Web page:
A new survey commissioned by p2p Bitcoin exchange Paxful suggests that Millennials and Generation Z are gaga for crypto. But most still aren’t ready.
Having grown up in the wake of the 2008 financial crisis, is it any wonder that Millennials and Generation Z like the sound of Bitcoin over the traditional banking system?
A survey released today conducted by U.K.-based research firm One Poll, and commissioned by peer-to-peer Bitcoinmarketplace Paxful, suggests young people in the United States have a growing interest in Bitcoin and other cryptocurrencies. The trouble is a sizable portion of them still don’t trust crypto—and some even struggle to understand it, according to the report.
The survey polled approximately 500 young people between the ages of 18 and 42 earlier this year and found that nearly half of the Millennial and Gen Z respondents—43 percent—think crypto could replace the U.S. financial system today . And another 26 percent believe it will get there one day soon. (A whopping 98.4 percent associate cryptocurrency with Bitcoin, according to the survey, while 77.4 percent said they’ve heard of Ethereum.)
On the other hand, the survey also demonstrated that more than a third—37.14 percent—of young people don’t yet trust cryptocurrencies such as Bitcoin, citing things like regulation and volatility as concerns. Of those polled, 14 percent of Millennial and Gen Z respondents cited a “lack of understanding” as their main reason for not getting involved with crypto.
In an interview with Decrypt , Paxful CEO Ray Youssef said he believes that many young people are not necessarily looking for the same sort of lending or investment services like their parents. Rather, they’re attracted simply to easier ways of receiving, sending and storing funds. Crypto, he said, can offer these services better than standard financial institutions, though he believes cryptocurrencies are still difficult to utilize—and, therefore, difficult to understand.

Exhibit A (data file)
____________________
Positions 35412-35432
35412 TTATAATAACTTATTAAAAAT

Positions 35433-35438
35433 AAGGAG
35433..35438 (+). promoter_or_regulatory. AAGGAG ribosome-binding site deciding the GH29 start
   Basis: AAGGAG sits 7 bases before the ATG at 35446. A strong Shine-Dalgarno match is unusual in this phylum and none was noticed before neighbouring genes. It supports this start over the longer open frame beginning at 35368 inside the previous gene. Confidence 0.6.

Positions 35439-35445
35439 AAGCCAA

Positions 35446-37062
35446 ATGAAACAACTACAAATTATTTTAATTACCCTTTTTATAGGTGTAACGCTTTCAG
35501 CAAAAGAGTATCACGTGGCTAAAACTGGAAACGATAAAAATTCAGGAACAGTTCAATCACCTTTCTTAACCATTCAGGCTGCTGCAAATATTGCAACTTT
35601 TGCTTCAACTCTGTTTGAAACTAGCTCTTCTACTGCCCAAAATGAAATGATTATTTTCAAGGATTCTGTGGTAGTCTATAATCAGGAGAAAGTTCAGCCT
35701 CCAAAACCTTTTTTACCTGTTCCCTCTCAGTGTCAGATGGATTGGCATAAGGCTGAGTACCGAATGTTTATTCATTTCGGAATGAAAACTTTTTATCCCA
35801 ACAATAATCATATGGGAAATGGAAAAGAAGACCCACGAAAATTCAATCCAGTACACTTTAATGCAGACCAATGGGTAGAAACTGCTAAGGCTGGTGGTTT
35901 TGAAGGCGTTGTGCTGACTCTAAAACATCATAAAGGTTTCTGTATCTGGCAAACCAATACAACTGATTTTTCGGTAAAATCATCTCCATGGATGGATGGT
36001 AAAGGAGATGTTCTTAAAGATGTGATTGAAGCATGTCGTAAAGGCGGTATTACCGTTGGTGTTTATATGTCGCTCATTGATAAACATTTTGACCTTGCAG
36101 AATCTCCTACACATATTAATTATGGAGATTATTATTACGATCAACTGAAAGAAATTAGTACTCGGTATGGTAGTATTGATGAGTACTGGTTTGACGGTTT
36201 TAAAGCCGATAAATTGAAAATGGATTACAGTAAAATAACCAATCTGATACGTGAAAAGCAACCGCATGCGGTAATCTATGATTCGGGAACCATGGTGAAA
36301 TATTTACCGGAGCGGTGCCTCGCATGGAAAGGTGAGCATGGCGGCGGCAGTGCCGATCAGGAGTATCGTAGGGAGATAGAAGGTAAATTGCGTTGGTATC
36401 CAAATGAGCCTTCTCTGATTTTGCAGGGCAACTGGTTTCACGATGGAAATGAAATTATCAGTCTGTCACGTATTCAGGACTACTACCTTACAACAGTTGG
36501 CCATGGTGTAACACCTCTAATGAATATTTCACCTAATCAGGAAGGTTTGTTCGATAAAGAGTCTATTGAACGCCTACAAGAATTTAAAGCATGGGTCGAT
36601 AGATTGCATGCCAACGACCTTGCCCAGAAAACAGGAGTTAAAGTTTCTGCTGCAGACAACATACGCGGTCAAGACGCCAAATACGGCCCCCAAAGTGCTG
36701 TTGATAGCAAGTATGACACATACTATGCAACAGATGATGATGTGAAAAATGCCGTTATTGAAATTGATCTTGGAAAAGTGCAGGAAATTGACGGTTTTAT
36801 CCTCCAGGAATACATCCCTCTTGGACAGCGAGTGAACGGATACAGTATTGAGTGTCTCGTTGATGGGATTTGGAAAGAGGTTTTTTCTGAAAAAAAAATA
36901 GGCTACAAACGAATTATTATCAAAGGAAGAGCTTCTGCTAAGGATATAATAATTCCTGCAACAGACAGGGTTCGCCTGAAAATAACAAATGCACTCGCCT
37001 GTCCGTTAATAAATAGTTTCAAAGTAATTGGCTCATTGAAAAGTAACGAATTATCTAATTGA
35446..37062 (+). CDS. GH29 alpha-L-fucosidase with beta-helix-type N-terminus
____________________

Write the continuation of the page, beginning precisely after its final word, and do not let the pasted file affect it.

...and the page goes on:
“Many people are not gamblers. They just want to make money and make their lives easier,” he said. “Crypto can make lives easier, but nobody is doing enough to educate themselves. There is too much focus on speculation,” said Youssef. “I’m sure many of these young people have only heard of crypto from pump-and-dumps.”
It’s worth noting that more than half of Millennial and Gen Z respondents said they are more interested in the peer-to-peer trading capabilities of crypto, rather than just buying from an exchange and holding. Of those polled, roughly 44 percent cited “peer-to-peer transactions” as their primary interest in digital currency. What’s more, 67 percent said they also associate crypto with globalization.
Youssef said he isn’t surprised by this. “When we did the campus tour in Africa, we saw young African students’ eyes light up when we told them about a potential new revenue stream,” he explained. “Peer-to-peer trading offers a wealth-generating opportunity, and when they understand peer-to-peer trading, younger people will understand the arbitrage opportunities. This is a new world for them.”
The survey also demonstrated that nearly 21 percent of the respondents in the U.S. were unbanked, an unusually high number for a developed country, according to Youssef. However, more than half of those polled said they’ve purchased crypto within the last six months, suggesting crypto adoption could be on the rise among America’s youth.